2. Allowing. Feeling anger can be a threatening experience for us, often because we learned as children to associate it with being punished by our parents. For this reason some of us may find it helpful to have someone who will witness our anger with understanding and acceptance so that we can allow ourselves to feel our anger in their presence. Their acceptance of our anger can begin to erode the sense we have that these feelings are wrong or dangerous.
  3. Identifying. Not all anger is derived from the here-and-now. Displacement is an example of an experience of anger that actually belongs to a different time and space. There are others. For example we can be angry as adults because of wrongs inflicted on us when we were children and which we have never been allowed or able to process. We keep looking for a satisfaction for our anger in the present even though none will come because the event we are angry about belongs to the distant past. Having allowed our anger it is therefore also important for us to identify from where and when it comes.
  4. Understanding. What am I angry about?  Is something in the here-and-now reminding me of an incident in the past over which I’ve never been allowed to express my ager, if so, what? What is my anger telling me is wrong with the here-and-now situation? It may be of course, that what is wrong with the situation is our behaviour or attitude, in which case our anger may be with ourselves (i.e. guilt). Understanding our anger means that we analyse the situation that gave rise to it to figure out what it is our anger is telling us needs to change.
  5. Deciding. What shall I do to bring about the change needed? This final step contains a world of possible actions, none of which can be prescribed as every situation we face is unique, even as the people embroiled in that situation are unique. Very often, however, whatever the course of action we decide on, it will require courage. Most of the options available to us will contain the risk of conflict, which for most, is a scary prospect. It is very common therefore, for our anger to run up against the buffers at this final step. But courage, like every other virtue, can be nurtured. I suggest that if we want to make the difference to our world that being created in the image of God implies that we can, then the nurturing of the courage necessary to act wisely in response to anger is a must.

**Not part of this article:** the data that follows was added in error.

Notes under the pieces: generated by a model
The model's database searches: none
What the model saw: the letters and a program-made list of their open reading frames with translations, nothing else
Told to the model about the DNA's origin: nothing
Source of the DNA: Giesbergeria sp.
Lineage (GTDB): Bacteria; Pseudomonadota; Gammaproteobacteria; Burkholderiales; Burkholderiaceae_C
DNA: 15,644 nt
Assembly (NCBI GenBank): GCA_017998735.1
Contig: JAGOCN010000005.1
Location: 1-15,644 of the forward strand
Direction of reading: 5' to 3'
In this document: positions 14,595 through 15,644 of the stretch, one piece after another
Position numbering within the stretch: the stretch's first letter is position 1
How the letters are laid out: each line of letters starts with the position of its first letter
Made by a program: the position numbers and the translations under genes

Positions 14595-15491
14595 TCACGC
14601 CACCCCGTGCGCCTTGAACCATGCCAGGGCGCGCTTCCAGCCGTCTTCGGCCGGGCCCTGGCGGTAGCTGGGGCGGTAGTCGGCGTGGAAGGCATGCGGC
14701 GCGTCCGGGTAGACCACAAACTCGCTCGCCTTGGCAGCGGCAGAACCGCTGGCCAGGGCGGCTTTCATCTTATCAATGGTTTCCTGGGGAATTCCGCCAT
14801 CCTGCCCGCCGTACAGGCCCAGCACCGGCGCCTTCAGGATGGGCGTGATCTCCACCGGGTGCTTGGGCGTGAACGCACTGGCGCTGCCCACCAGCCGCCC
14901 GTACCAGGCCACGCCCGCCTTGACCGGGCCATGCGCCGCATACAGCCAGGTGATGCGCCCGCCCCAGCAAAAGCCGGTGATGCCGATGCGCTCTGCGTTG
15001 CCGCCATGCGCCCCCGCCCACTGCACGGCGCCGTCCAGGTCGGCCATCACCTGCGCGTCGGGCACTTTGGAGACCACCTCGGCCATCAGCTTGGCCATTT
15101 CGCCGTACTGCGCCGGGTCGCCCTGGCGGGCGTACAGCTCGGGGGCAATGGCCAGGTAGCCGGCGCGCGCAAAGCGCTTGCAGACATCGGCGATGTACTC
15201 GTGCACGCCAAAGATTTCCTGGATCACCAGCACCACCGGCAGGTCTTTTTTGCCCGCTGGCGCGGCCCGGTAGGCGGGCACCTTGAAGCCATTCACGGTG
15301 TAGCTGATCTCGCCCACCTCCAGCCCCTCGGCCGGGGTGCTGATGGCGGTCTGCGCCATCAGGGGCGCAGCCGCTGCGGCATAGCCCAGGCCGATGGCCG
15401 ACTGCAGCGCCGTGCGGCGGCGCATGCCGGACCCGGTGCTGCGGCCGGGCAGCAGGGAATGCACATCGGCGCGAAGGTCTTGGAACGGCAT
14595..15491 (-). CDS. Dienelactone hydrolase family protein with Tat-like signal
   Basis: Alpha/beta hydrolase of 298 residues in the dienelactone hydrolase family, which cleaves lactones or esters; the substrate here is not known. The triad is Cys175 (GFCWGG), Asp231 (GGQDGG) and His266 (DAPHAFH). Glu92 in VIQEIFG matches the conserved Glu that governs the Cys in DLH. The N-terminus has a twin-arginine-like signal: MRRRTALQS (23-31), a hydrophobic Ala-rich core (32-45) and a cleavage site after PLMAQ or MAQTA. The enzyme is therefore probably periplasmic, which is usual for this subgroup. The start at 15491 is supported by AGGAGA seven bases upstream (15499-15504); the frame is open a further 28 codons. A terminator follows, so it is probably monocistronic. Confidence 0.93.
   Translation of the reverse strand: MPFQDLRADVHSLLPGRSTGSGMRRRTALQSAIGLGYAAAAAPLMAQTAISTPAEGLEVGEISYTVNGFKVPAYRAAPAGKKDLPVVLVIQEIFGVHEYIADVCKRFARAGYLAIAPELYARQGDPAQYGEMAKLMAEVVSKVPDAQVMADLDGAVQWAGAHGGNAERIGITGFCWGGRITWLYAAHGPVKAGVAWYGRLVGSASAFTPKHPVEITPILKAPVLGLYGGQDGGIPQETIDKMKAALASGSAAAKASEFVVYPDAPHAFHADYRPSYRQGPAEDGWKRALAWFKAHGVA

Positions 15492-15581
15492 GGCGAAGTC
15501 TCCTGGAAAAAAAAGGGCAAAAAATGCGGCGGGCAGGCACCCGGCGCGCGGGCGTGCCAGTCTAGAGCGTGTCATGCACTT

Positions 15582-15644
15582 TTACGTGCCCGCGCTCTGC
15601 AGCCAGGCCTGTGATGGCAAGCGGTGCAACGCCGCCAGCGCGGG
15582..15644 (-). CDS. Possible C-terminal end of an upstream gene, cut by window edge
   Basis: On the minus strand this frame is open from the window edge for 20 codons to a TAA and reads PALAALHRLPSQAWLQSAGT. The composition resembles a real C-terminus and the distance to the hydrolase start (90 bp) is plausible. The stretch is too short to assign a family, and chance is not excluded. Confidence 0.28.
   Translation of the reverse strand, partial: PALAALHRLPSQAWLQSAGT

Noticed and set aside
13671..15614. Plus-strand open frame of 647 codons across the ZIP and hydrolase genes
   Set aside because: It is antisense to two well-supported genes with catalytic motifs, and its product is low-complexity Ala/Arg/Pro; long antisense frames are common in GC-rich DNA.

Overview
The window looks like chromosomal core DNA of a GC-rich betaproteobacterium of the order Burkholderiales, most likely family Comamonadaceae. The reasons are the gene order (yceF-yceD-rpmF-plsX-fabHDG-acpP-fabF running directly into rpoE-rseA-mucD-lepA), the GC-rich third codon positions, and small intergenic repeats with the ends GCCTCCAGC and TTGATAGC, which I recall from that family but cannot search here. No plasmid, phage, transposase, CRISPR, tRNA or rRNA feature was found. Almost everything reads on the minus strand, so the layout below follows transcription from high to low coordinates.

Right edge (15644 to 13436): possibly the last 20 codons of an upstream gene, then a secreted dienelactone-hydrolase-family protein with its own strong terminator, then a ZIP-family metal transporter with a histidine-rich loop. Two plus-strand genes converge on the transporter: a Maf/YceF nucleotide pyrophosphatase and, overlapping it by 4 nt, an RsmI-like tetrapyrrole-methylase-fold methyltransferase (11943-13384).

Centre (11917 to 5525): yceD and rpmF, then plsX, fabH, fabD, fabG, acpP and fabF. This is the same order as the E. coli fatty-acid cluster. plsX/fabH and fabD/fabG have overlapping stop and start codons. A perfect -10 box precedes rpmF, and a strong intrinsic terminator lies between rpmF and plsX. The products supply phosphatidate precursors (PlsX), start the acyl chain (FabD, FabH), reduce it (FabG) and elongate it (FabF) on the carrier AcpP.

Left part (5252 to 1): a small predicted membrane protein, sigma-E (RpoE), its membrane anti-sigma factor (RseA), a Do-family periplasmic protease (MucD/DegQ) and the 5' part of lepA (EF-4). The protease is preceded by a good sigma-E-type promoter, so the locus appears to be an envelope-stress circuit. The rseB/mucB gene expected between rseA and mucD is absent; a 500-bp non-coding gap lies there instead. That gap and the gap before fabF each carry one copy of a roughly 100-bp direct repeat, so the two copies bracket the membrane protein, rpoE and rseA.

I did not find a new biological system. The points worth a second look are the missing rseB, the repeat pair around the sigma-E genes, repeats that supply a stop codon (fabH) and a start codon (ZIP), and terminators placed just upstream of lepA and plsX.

But what if there are no options available for us? What if it looks like we can’t do anything to bring about the change our anger is demanding? I believe that anger can still be put to good use even then, but I’ll leave that for my next post.

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One Response to Anger (2)

  1. Anonymous says:

    I love this explanation, pointing to how to ‘do’ anger. There is not enough explanation and little acceptance in western society towards the difficult emotions and especially anger, so thankyou Owen for sharing this.
    In the teachings I follow the words ‘compassion and kindness’ are used when speaking of acceptance and in a similar themed talk I listened to recently, when speaking of holding on to the need to be vengeful for the wrongdoing that let to anger arising in the first place, the following quote was used “vengeance is a lazy form of grief” – I took that to mean it sometimes feels easier to stay with anger than allow ourselves to feel the emotions underneath it. – I hope it’s okay to share that here.